Posted 2014-01-17 11:41 PM (#6919370) Subject: Going Pro
So I know this will sound crazy but I'm wondering if it's possible to barrel race without a horse? And even more specifically to become a professional this way? Some equestrians just can't afford owning a horse. Let alone lessons and rodeos. I do however, think leasing is an option.
Do you know if anyone has ever made it to the professional level this way? I definitely appreciate any insight back on this, thanks so much! :)
Posted 2014-01-18 1:17 AM (#6919382 - in reply to #6919370) Subject: RE: Going Pro
I think there are quite a few of the top riders who don't actually own their own horses. BUT I think you have to prove yourself as a rider before an owner of that level will let you get on their pony.
If you have breeder/owners in your area that you have a good relationship with I would start there-build contacts and network and see where it goes.
Posted 2014-01-18 5:46 AM (#6919401 - in reply to #6919370) Subject: RE: Going Pro
The BHW Book Worm
I agree with above you also need to ask who is going to pay for gas. Feed. Hay. Fees . If you can't afford a horse. I have spend much more than 1000 a month on gas and wasn't even traveling very far.. and on another note fallon Taylor doesn't own baby flo
Posted 2014-01-18 1:20 PM (#6919522 - in reply to #6919370) Subject: RE: Going Pro
I think there are several of the top 15--heck even the top 50 that do not "own" the horses--and I bet there are a myriad of how the winnings and the expenses are divvied up. Would be interesting to know which ones actually own their own (or is owned by their family/family business) and how they work it.
Posted 2014-01-18 5:34 PM (#6919582 - in reply to #6919370) Subject: RE: Going Pro
These have all been great answers thank you and I agree it would be interesting to know more details about the business arrangements some of the professionals have.
I guess I am just kind of confused because I can see why they are professionals. But from the stories I know it seemed like most of them worked with their own horse starting out, and I was wondering if a rider could do the opposite.
For the hopeful pros, the budget wary, those just starting out -- what's the best insight?
Again maybe a few more crazy ideas but:
Do you all think that yes......it is in fact possible to go pro no matter what? (The pros all do have very diverse backgrounds which I love!) Age, location, background, etc doesn't determine champions
And lastly, and probably really the only question is -- does it really all just come down to hard work, having what it takes, luck or just the right opportunity?
Posted 2014-01-24 6:14 PM (#6923978 - in reply to #6919370) Subject: RE: Going Pro
Location: Kansas (but Great Lakes member since 1978)
Anyone can buy a WPRA permit and take a crack at becoming a card holder. Professional barrel racing is a TOUGH GAME and not for the faint of heart and it is expensive. Fuel is your main expense and there have been months where I've put over $3000 in my fuel tank. If you are willing to work hard and learn the "ropes" of running a barrel horse in any condition and have the right horse you can make it. Just like the others have mentioned…. a lot of barrel racers ride horses they don't own but they are very experienced and the people that own those top horses want them out there so they seek the great riders. You never know though because there are also a lot of great horses that didn't cost much money and were in the hands of good riders that were just starting out and they "clicked"… Don't give up your dream because it seems like an impossible one…. just work hard and seek opportunities and you just may realize that dream.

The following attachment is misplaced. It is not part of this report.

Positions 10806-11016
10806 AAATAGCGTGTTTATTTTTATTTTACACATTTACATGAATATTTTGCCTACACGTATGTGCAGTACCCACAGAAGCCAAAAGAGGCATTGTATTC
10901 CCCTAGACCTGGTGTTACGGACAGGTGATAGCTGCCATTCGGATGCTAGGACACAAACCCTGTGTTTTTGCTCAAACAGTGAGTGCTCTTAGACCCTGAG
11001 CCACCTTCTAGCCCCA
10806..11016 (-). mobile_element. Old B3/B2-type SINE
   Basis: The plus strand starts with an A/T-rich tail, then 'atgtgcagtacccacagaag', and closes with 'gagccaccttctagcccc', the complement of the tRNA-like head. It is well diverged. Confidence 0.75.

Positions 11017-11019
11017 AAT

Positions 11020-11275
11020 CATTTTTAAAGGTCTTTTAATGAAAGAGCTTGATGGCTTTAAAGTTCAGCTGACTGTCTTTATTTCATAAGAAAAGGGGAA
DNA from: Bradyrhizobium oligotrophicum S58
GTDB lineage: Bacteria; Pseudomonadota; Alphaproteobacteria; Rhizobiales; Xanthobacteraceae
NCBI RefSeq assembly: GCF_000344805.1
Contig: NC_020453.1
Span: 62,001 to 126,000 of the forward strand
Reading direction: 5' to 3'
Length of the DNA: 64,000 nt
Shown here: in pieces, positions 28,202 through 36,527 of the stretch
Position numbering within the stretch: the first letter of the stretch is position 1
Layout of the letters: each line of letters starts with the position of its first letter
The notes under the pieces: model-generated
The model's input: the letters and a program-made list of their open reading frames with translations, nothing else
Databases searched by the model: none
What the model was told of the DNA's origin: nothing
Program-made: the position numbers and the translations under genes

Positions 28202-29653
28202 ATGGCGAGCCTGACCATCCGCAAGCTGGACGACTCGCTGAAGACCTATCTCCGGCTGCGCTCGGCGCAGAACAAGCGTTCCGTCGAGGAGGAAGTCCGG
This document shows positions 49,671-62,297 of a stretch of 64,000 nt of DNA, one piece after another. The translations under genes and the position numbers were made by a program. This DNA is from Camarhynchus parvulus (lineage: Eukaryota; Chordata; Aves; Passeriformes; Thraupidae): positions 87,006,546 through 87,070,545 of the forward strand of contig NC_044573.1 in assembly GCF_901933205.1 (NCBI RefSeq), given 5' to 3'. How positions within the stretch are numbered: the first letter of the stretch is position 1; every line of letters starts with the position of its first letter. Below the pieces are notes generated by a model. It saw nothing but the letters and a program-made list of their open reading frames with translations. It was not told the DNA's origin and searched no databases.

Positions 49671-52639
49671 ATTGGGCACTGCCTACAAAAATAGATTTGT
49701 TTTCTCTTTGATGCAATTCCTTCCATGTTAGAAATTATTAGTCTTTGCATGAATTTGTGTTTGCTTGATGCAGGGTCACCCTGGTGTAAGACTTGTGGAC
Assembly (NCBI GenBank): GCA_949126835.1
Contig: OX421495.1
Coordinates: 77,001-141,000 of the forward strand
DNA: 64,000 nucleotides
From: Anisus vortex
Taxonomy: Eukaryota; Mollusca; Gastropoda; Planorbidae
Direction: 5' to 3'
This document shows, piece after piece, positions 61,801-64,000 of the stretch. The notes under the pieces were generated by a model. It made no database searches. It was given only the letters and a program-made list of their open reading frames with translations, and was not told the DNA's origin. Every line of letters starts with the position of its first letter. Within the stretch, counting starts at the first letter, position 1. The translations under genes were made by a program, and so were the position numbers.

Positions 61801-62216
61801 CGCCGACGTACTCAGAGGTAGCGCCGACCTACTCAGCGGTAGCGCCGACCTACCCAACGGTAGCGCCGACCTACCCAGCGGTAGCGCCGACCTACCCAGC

Posted 2014-01-30 11:04 PM (#6928039 - in reply to #6919370) Subject: RE: Going Pro
That barrel racing report is great. I didn't realize Sherry doesn't technically own Stingray.
So there were a few young teens (~19) that made the nfr this year, and yet there are riders who will spend their whole life competing and never get to the nfr...What's making the difference -- is it talent, rich families, or something else I'm failing to see?
Posted 2014-02-06 11:32 PM (#6932532 - in reply to #6919370) Subject: RE: Going Pro
I know I have heard over and over again, you MUST have at least some money to do it. Diesel alone could break a person. There are so many riders with talent that may never crack the top 15 or the top 50 even. I think it's a combination of talent, the right horse at the right time, money to get you started, entering the right races etc. so much! I think it will be really interesting to see how the American plays out since they will have non-top WNFR racers against those who don't or haven't qualified. I was also surprised by how many don't actually own their own horses--I was always curious about that and was glad to see the barrel racing report information.
Posted 2014-04-01 6:18 PM (#6968857 - in reply to #6919370) Subject: RE: Going Pro
Being around rodeo a good part of my life, from junior rodeo to pro rodeo. I think it really depends on the horse and rider chemistry. Money plays a part in getting to the rodeo and finding that equestrian partner. However it does not guarantee that you will win or even place. There are a lot of girls who show up with a nice truck, trailer and a horse that costs $20,000 plus and still don't clock in the top twenty at a rodeo. Then sometimes there will be a girl who can show up in a two horse trailer and a wild card horse and whip them all. I also see a recipe in owning the horse from a young age. So it is a lot of variables coming together. I think starting at barrel races, amateur rodeos, and then if your doing good there, then consider going pro.